If you run Java on your computer you are increasing your attack surface, as malicious hackers will often exploit vulnerabilities in Oracle’s software to infect your computer.
This isn’t just a problem with Java, of course. But the sad truth is that Java – when enabled in the browser, particularly – has a pitiful track record when it comes to exploitable vulnerabilities.
So it’s no surprise that many people don’t like to run Java on their computers, if they can at all help it.
Well, now those kind fellows at Oracle have come up with another reason why Mac users may not want to install Java on their Mac.
Because, as Ed Bott of ZDNet reports, Oracle is now bundling adware in the default installation of Java for Mac.
With the latest release of Java for the Mac, Oracle has begun bundling the Ask adware with default installations as well, changing homepages in the process.
The unwelcome Ask extension shows up as part of the installer if a Mac user downloads Java 8 Update 40 for the Mac. In my tests on a Mac running that latest release of OS X, the installer added an app to the current browser, Chrome version 41. (In a separate test, I installed Java using the latest version of Safari, where it behaved in a similar fashion.)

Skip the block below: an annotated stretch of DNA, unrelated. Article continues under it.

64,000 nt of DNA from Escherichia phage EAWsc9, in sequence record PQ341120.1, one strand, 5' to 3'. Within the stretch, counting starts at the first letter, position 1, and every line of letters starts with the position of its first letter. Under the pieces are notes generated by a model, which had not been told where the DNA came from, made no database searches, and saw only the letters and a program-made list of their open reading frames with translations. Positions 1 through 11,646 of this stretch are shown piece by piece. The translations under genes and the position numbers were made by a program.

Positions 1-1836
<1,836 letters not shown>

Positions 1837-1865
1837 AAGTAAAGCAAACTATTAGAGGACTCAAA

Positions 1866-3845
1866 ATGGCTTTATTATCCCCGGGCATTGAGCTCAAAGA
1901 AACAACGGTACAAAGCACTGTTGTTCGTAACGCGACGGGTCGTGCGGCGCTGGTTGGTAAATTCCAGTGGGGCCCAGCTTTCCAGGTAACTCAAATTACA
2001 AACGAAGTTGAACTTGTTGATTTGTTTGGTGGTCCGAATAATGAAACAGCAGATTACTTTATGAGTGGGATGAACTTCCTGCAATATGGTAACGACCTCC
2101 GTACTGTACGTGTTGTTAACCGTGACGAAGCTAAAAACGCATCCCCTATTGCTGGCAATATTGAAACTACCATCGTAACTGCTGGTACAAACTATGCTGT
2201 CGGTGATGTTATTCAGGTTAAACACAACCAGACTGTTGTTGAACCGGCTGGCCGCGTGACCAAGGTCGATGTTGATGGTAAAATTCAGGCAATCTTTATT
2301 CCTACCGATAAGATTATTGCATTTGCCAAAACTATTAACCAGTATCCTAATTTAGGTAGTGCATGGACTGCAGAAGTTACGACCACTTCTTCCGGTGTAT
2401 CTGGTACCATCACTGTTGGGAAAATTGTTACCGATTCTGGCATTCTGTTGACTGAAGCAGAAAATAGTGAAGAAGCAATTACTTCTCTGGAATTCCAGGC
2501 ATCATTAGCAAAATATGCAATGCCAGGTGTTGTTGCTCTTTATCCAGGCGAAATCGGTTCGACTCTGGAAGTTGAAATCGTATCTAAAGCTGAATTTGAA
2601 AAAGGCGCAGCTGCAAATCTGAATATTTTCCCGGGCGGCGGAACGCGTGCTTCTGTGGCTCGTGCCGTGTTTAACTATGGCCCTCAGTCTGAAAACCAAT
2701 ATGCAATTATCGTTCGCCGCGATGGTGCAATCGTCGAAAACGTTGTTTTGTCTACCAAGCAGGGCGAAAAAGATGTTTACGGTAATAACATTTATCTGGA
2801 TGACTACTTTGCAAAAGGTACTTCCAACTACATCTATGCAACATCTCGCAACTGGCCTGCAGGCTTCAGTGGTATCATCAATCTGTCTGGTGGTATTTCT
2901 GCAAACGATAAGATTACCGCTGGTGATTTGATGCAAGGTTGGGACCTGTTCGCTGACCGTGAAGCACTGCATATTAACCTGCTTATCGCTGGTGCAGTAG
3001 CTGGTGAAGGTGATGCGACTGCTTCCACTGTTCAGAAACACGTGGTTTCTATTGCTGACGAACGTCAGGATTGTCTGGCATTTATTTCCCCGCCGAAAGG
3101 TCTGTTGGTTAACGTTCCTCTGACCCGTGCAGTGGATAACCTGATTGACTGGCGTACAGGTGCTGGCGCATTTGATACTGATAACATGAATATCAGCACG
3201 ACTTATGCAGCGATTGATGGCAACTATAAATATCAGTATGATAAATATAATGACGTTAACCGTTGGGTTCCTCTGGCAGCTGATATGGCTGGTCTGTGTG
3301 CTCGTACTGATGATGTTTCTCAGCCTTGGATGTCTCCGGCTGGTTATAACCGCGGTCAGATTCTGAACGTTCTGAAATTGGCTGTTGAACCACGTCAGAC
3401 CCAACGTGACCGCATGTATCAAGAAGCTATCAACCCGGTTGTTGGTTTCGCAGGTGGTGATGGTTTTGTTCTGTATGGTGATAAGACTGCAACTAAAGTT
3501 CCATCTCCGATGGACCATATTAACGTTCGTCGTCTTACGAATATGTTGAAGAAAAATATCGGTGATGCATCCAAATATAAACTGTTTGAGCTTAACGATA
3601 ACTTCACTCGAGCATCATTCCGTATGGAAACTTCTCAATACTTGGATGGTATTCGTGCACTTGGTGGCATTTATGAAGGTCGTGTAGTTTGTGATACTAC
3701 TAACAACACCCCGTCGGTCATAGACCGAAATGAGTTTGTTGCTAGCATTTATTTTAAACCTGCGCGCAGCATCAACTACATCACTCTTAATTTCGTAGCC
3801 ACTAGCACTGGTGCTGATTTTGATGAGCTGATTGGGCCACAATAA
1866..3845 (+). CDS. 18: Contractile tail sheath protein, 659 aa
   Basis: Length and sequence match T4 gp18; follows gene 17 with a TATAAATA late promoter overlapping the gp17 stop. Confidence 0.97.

I think it’s great that Oracle is showing its contempt for its users in this way. The company’s transparency should be applauded. They’re clearly saying that they don’t care about whether folks might not want ads sneakily inserted into their search results, and their default home page changed. Instead, they’re openly declaring that they care much more about making a few bucks from pushing the Ask adware.
It’s good to know where we all stand.
The Ask.com adware isn’t as serious a threat as Superfish, the man-in-the-middle adware installed on Lenovo PCs. But my guess is that the vast majority of people would never want it on their computers.
Of course, you can choose not to install the Ask adware, or remove it if (in your hurry to ensure that you were running the latest patched version of Java) you accidentally overlooked that Oracle was going to plant it on your computer.
And if you want to avoid Oracle pushing third-party apps on you in future when you update Java, you can follow these instructions.
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